At lunchtime today (13 November), I was in 10 Downing Street with our CEO Sacha Romanovitch for a regular catch up with one of the Prime Minister’s advisers, sharing insights on what we are seeing in the wider economy including business plans for Brexit. At that point, talk was of the possibility of reaching a deal with the EU in the next week. Hours later news emerged from Number 10 that a deal has been reached.

So what has been agreed; what happens next; and what does it mean for business?

Top line: This is not a done Deal. This is a very welcome sign of some progress; but there are plenty of bumps in the road before we actually have a Deal that business can plan with certainty around. A final binding deal may not be agreed until Christmas or even New Year. And a No Deal Brexit still remains quite a possibility.

What is in a Deal?

It is worth bearing in mind that the “deal” (if we get one) only covers four things:

- rights of EU citizens already in UK to continue to live and work here (and ditto UK citizens in EU)

- how much the UK will pay the EU for outstanding liabilities etc. (the alimony - around £40bn)

- a 21 month transition period during which the U.K. and EU maintain existing trade and other arrangements and allowing time to negotiate our future trade relationship

- a cast iron way of ensuring no border controls between Ireland and Northern Ireland (referred to as “the backstop” - what happens if the trade deal the EU and UK negotiate after March 2019 doesn’t provide for a completely open border).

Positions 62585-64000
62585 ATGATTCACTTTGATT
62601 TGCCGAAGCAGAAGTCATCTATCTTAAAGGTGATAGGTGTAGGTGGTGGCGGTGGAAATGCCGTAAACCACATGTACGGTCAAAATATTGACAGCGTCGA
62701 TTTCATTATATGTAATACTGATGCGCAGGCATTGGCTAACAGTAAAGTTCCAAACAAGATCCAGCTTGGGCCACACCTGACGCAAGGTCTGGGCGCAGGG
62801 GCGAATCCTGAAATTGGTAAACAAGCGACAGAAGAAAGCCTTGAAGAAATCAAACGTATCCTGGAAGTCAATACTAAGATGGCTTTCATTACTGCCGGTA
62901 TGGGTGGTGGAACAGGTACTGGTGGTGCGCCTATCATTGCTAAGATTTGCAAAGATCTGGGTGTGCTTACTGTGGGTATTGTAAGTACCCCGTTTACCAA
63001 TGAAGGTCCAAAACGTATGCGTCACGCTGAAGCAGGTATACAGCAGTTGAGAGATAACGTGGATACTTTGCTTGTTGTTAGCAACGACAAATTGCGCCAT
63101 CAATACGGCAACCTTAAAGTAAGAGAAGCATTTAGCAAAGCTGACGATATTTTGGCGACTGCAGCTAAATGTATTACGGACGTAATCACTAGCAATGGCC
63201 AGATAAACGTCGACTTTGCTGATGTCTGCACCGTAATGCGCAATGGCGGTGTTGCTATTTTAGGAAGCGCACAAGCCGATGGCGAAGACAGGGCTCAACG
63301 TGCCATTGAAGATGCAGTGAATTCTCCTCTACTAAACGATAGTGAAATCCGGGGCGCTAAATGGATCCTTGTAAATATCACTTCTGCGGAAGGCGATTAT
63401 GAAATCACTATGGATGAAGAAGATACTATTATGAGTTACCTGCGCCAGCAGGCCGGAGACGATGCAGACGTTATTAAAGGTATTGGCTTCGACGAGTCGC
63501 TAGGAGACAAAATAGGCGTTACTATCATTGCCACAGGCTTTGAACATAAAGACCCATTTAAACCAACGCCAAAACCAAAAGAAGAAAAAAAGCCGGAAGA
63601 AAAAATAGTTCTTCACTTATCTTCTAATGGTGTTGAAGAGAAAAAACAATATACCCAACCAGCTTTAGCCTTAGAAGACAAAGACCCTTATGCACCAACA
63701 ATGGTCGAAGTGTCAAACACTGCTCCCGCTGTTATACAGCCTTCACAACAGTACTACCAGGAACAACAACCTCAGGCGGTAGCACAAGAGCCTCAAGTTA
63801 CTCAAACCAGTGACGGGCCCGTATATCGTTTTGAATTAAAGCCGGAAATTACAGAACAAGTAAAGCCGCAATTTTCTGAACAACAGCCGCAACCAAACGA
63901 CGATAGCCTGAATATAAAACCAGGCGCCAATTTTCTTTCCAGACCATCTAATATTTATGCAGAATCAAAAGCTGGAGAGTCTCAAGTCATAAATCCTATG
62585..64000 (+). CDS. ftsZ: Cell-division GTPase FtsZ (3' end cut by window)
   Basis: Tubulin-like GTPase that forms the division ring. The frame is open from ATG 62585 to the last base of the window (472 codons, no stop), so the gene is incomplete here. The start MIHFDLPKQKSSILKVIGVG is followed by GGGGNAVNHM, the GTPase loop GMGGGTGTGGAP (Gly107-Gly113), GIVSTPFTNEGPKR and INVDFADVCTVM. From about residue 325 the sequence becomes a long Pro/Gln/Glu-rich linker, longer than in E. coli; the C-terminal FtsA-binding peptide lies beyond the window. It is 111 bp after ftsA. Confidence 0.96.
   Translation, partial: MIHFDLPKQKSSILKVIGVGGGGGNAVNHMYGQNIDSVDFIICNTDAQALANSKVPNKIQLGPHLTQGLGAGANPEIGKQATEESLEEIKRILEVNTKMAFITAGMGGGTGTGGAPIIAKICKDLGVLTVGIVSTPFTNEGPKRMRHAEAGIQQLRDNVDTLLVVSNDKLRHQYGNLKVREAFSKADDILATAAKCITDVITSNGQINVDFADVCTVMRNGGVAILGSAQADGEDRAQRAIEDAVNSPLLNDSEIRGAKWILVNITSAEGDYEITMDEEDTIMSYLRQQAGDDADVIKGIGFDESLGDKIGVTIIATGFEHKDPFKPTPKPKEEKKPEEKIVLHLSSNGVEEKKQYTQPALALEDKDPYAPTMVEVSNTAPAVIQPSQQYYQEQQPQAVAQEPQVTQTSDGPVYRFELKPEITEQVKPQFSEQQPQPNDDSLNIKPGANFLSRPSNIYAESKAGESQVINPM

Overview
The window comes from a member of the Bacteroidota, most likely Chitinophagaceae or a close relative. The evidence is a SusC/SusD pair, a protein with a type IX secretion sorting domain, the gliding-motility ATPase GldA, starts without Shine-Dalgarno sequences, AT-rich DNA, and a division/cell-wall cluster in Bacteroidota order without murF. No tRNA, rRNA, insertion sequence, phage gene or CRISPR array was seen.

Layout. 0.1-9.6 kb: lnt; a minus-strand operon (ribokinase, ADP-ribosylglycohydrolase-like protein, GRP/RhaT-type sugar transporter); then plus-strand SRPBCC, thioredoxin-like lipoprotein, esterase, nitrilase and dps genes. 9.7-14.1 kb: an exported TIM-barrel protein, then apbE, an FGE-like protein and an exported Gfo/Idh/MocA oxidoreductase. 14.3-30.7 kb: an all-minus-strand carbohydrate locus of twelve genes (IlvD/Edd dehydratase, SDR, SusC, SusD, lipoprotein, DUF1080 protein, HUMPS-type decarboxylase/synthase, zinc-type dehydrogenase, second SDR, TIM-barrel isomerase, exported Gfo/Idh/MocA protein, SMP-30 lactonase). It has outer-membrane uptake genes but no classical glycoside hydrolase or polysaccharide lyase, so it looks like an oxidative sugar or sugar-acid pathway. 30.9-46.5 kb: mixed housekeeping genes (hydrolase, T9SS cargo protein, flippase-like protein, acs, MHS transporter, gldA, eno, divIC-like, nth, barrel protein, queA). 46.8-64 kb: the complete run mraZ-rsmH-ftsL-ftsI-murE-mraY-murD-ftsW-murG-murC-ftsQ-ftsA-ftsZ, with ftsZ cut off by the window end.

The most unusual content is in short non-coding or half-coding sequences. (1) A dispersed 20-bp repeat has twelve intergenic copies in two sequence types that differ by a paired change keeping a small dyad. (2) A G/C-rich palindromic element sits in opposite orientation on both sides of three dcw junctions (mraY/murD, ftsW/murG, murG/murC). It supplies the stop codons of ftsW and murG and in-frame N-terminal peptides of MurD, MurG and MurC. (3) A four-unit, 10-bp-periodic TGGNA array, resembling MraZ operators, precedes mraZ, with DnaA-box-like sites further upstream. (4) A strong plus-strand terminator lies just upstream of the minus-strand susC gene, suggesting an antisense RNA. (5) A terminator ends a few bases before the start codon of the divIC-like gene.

It looks like the EU and UK negotiators may have reached agreement on keeping the whole of the U.K. in the EU customs union and some form of U.K. regulatory alignment with the EU if need be - this avoids a physical border with Ireland and also avoids a new border between Great Britain and Northern Ireland down the Irish Sea. If such a deal is agreed it provides business with a transition period and the possibility of a longer period remaining in the customs union. If this is agreed, it will be welcomed by many businesses.

Note that this ‘deal’ will not include detail on the future trade relationship between the UK and EU (the basis for a trade agreement); there will be some political statements and ‘heads of terms on this but the detail of our future relationship with the EU will not be agree until after 29 March 2019; in effect the ‘transition period’ will be a period of further negotiation on our future trading relationship. We will therefore enter what has been described as ‘blind Brexit’ if the deal goes ahead: leaving the EU on 29 March without a detailed, legally binding agreement on issues like future access to markets after the transition period ends.

What needs to happen for this proposal to become a done deal?

So far we have a ‘technical agreement’ between the UK and EU negotiators. What now needs to happen is:

- the cabinet agree to support it

- EU governments assesses the draft

- EU ambassadors approve it in principle

- EU heads of state agree it at an EU Council (possibly a special meeting at end November)

- The UK Parliament votes in favour of it

- The European Parliament votes in favour


What could go wrong?

Any of the above agreements may not be forthcoming. In particular, the biggest stumbling block is the UK parliament. There may not be a majority of MPs in favour: the DUP, Lib Dems, SNP, Labour frontbench, Conservative ERG group of MPs, and some Conservative ‘remainer’ MPs are all indicating they may oppose it. A parliamentary majority in favour of the deal looks very difficult.

Whether we have a deal or not will come down to parliamentary arithmetic and possibly a handful of MPs. This is too close to call. If you want to try to avoid a No Deal scenario, you might want to let your MP know and encourage them to vote accordingly.

So what should business do?

My old mantra remains: “hope for the best; plan for the worst”.

By the time we know whether we have a deal or no deal, we may only have 2 or 3 months left to prepare. Over the last few months, we have seen serious No Deal contingency planning by many businesses in all sectors. For now, organisations should keep calm and carry on implementing their No Deal plans.